Today, New Zealand actress Rena Owen will be joining hundreds of health professionals, social workers, community groups and people living with hepatitis B and C to deliver the "Auckland Statement": a call for urgent action to curb the rate of new infections and stop the rising death toll from viral hepatitis.
At the event Ms Owen will speak publicly about her private battle with Hepatitis C.
More than half a million people across Australia and New Zealand are thought to be living with chronic Hepatitis B or C infections. These people may have no symptoms and therefore live with what Ms Owen calls, "An insidious silent killer."
"Without treatment, this deadly virus can progress to liver cancer or failure. It is a global epidemic and one of the leading causes of death by liver disease. Every single day 50 more New Zealanders and Australians are diagnosed with chronic viral hepatitis," says Ms Owen.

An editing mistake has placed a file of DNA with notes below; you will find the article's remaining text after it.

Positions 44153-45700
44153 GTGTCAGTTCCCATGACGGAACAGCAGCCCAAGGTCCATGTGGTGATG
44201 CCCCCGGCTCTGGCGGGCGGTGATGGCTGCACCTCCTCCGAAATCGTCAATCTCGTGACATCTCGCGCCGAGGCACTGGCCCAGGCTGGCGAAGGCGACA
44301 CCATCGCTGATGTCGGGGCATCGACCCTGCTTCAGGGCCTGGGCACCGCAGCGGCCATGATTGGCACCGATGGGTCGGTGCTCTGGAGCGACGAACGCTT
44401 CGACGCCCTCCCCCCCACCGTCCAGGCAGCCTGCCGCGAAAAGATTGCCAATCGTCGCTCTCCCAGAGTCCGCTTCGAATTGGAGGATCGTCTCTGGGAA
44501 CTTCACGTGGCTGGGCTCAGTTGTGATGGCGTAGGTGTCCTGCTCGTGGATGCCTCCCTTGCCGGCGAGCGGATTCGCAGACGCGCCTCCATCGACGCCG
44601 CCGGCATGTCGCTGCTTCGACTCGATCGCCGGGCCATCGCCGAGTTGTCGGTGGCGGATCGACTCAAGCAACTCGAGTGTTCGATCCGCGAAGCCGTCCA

"Unless there are drastic changes, many will not even know that they are infected until it is too late."
"We need to raise awareness and change the current low levels of diagnosis and treatment. It can save a life and that is why I am choosing to share my story publicly."
Viral hepatitis can be transmitted via sexual contact (hepatitis B) or blood-to-blood contact (hepatitis B and C). Those most affected by viral hepatitis include people who inject or have injected drugs, people born overseas in countries with widespread viral hepatitis infection, Maori, Pacific Islander, Aboriginal and Torres Strait Islander peoples.
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